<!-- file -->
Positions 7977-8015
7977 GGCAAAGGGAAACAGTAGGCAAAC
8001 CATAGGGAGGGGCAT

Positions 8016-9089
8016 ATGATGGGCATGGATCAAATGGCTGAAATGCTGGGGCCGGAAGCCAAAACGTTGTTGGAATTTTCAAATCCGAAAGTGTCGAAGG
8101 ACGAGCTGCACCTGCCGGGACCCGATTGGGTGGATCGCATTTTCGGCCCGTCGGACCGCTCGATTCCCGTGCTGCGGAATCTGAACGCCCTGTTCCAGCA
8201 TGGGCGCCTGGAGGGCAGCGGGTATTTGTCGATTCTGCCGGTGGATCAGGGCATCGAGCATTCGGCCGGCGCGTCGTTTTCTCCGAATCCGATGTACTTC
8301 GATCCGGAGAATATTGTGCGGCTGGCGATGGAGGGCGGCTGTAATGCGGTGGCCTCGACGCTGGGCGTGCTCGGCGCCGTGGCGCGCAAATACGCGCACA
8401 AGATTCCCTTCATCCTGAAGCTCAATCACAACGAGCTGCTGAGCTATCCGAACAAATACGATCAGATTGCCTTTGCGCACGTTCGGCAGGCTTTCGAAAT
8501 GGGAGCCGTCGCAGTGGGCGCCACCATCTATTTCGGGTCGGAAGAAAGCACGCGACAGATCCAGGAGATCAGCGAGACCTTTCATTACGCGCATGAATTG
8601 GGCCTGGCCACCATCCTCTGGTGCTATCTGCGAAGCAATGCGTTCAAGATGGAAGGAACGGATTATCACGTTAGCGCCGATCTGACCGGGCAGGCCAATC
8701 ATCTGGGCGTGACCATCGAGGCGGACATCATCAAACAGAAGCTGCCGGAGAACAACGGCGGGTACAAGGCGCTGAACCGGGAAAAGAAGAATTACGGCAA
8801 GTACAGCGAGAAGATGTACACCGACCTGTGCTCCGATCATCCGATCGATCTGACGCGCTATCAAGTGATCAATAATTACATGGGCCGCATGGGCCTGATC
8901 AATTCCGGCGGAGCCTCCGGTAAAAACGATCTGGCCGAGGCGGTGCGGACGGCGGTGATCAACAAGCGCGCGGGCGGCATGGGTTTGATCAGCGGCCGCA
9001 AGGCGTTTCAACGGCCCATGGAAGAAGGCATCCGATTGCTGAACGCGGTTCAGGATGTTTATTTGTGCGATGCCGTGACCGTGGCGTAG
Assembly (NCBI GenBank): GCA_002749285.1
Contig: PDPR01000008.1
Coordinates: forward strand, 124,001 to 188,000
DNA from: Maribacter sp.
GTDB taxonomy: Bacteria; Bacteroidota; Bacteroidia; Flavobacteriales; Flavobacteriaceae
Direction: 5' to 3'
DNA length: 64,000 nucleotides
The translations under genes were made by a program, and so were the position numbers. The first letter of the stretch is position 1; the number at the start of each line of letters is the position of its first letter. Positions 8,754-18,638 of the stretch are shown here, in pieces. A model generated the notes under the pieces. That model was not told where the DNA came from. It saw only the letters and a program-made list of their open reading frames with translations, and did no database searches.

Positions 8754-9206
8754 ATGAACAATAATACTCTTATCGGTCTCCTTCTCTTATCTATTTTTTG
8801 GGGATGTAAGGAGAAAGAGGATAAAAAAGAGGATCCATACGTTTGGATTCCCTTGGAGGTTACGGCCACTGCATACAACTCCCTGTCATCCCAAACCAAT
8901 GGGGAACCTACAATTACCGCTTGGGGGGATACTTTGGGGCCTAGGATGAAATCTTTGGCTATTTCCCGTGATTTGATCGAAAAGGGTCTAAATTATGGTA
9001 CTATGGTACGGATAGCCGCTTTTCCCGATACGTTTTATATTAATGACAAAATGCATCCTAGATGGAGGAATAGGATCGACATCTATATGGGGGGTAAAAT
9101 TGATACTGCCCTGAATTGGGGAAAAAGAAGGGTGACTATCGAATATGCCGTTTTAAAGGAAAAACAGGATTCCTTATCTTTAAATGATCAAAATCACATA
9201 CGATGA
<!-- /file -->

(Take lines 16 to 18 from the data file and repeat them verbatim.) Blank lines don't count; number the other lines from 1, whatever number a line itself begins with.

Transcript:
Assembly (NCBI GenBank): GCA_002749285.1
Contig: PDPR01000008.1
Coordinates: forward strand, 124,001 to 188,000